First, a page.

20 Fuel Sippers We'd Gladly Drive

David S.
By David S. Wallens
Apr 21, 2008 | Acura, Audi, BMW, Cadillac, Chevrolet, Chrysler, Consulier, Dodge, Ford, Honda, Lotus, Mazda, Mini, Mitsubishi, Nissan, Plymouth, Pontiac, Porsche, Saturn, Scion, Subaru, Suzuki, Toyota, Volkswagen | Posted in Shop Work | From the Dec. 2006 issue | Never miss an article

You can’t deny the fact that today’s hybrids get a lot out of a gallon of gasoline. However, these cars are not the most exciting vehicles out there. While the Honda Insight can do a mean burnout thanks to its manual gearbox and near-instant torque delivery, most hybrids are as thrilling to operate as a microwave oven.

Hybrids are just so clinical in a soul-sucking way that car enthusiasts tend to run away screaming. It’s not the destination, they note, it’s the drive getting there that counts.

Before you cut up your license and get a bus pass, we have some good news: What if we told you that there’s a bunch of fuel-efficient vehicles out there that are actually fun to drive? And we’re talking about cars, not Vespas, Segways and BMX bikes.

Sometimes you just need to do a little research. Here are 20 GRM-approved cars that deliver solid fuel economy numbers. All of them offer stellar performance and are good on gas, or they’re extremely efficient yet still fun to drive. Either way, an EPA city rating better than 20 mpg was required to make the cut.

Gas prices may have recently hit some six-month lows, but one hurricane or suicide bomber can change that fact overnight. The world only has so much oil, so let’s try to make it last as long as possible.

Honda CRX HF: 52 city/57 hwy

  • 1986 Honda CRX HF, 4 cyl., 1.5L, five-speed manual
  • Stock performance: C
  • Industry support: A
  • Motorsports potential: C
  • Cool factor: B

This magazine would normally be profiling Honda’s CRX Si, but we wanted to make a point: The combined city and highway fuel economy figure for the latest Toyota Prius beats the 20-year-old CRX HF by only 1 mpg, according to the EPA. It’s a tie in the cleanliness department, as the two cars produce the same annual greenhouse gas emissions. The CRX Si really is the model most of us crave, and it, too, is very good on gas; the 1986 model, for example, was rated at 31 city and 37 highway. (For those of you keeping score, we’d give the CRX Si a B for stock performance and a solid A for motorsports potential.) Honda offered CRX HF and Si models from 1985 through 1991.

Volkswagen Golf (TDI): 42 city/49 hwy

  • 2000 Volkswagen Golf, turbo 4 cyl., 1.9L, five-speed manual—diesel fuel required
  • Stock performance: D
  • Industry support: B
  • Motorsports potential: C
  • Cool factor: B

We admit that a stock turbo diesel Volkswagen isn’t exactly the most thrilling car to drive, but a couple of bolt-ons can quickly change that. Once the computer has been chipped to allow more boost and the suspension tweaked for better track manners, these cars can be excellent, fuel-efficient drivers. On the other hand, the TDI Volkswagens tend to earn very low EPA Air Pollution Scores. Perhaps the cleaner diesel fuels that are around the corner—or a more widespread use of veggie fuels—will provide an ultimate solution.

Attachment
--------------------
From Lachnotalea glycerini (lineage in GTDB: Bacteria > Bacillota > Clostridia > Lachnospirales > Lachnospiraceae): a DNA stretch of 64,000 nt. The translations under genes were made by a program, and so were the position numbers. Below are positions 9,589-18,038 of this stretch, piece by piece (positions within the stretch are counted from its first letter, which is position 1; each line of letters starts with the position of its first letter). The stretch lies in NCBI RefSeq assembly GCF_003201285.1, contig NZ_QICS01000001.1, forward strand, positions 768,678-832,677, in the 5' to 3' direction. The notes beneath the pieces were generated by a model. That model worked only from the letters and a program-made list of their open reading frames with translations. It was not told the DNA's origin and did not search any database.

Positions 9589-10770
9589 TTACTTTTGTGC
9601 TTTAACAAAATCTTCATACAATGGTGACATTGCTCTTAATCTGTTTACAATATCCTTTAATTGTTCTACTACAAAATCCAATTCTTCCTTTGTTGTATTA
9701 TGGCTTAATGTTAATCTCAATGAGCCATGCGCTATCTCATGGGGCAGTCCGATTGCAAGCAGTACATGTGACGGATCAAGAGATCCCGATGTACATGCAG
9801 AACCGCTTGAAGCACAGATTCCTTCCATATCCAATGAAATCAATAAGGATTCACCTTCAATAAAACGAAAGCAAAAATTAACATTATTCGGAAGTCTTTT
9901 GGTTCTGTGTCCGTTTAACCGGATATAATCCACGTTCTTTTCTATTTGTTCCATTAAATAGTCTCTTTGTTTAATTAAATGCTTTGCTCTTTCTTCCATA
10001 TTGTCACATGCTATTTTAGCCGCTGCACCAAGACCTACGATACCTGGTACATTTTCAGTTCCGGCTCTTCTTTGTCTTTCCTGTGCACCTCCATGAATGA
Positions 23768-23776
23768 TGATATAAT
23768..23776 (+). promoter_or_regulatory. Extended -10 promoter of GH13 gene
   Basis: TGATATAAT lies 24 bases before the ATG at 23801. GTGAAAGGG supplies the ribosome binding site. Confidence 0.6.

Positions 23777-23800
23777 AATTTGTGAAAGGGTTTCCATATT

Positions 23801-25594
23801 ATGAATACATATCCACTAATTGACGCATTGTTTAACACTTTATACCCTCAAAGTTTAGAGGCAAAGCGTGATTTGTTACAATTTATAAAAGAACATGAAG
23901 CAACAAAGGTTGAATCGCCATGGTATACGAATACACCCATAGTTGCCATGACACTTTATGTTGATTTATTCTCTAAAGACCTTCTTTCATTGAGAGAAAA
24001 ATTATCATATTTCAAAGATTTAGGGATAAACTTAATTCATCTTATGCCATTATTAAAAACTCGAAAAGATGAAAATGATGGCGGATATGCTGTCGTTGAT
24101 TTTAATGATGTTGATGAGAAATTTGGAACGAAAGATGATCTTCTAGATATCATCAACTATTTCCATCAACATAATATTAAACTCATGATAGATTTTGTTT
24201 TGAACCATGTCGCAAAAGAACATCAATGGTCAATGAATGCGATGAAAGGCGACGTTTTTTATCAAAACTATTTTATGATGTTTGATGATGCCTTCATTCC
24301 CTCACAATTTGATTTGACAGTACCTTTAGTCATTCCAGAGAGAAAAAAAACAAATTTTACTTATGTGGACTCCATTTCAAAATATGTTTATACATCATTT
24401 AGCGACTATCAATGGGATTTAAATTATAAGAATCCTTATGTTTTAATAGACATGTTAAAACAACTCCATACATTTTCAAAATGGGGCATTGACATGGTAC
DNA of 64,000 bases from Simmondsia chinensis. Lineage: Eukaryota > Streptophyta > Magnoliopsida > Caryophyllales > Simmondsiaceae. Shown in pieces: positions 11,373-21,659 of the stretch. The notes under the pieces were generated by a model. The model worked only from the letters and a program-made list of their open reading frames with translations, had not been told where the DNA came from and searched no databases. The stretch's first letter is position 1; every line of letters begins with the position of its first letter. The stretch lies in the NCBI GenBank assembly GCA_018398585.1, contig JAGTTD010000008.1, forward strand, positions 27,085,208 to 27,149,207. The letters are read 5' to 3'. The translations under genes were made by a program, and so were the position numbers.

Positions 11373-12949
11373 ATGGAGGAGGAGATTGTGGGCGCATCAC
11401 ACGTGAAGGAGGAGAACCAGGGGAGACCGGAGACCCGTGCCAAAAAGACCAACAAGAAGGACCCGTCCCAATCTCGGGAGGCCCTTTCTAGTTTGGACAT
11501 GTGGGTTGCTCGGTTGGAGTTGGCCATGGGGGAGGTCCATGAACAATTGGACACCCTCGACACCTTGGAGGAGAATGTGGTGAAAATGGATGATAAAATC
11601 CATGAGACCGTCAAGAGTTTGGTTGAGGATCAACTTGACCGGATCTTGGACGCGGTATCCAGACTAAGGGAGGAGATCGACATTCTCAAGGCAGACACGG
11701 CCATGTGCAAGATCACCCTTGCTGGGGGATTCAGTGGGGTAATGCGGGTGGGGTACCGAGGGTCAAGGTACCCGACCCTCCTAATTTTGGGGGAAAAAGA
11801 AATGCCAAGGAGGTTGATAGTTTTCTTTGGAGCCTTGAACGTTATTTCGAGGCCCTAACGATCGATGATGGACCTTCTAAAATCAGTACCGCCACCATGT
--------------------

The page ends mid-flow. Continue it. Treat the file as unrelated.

Honda Civic VX: 48 city/55 hwy

  • 1992 Honda Civic VX, 4 cyl., 1.5L, five-speed manual
  • Stock performance: C
  • Industry support: A
  • Motorsports potential: C
  • Cool factor: C

The CRX may have gone away after the 1991 model year, but those fuel-sipping genes were simply transferred to the Civic platform. The 1992 Civic VX nearly matched the CRX HF’s awesome mileage figures, yet this was a larger car—one that could seat five people, in fact. The VX model was part of the Civic lineup through 1995. The performance-minded Civic Si wasn’t so bad with gas, either, as the 1992 model was rated at 29 city and 36 highway. (Like the CRX Si, we’d also give the Civic Si a B for performance and an A for motorsports potential.)

Scion xA: 32 city/37 hwy

  • 2006 Scion xA, 4 cyl., 1.5L, five-speed manual
  • Stock performance: C
  • Industry support: A
  • Motorsports potential: D
  • Cool factor: B

We call it the box that rocks. Okay, maybe the xB better deserves that title. Still, the xA is practical, spacious and far from gas-guzzling. While it’s a little tall in the saddle for motorsports use, the right springs, wheels and tires can go a long way to changing all that. Conveniently enough, 18-inch wheels as well as TRD lowering springs and uprated shock absorbers are available from any Scion dealer—perfect for those who’d like to roll the cost into a monthly payment.

Suzuki Swift GTi: 29 city/36 hwy

  • 1989 Suzuki Swift GTi, 4 cyl., 1.3L, five-speed manual
  • Stock performance: B
  • Industry support: D
  • Motorsports potential: C
  • Cool factor: C

We’re not talking about the fuel-sipping, three-cylinder Suzuki Swift here, as these numbers were posted by the performance-minded GTi model. While never a huge sales success in the U.S., the Swift GTi was Suzuki’s very capable entry into the hard-fought hot hatch wars of the ‘80s and ‘90s.

Dodge/Plymouth Neon: 29 city/38 hwy

  • 1995 Dodge Neon, 4 cyl., 2.0L, five-speed manual
  • Stock performance: B
  • Industry support: B
  • Motorsports potential: B
  • Cool factor: C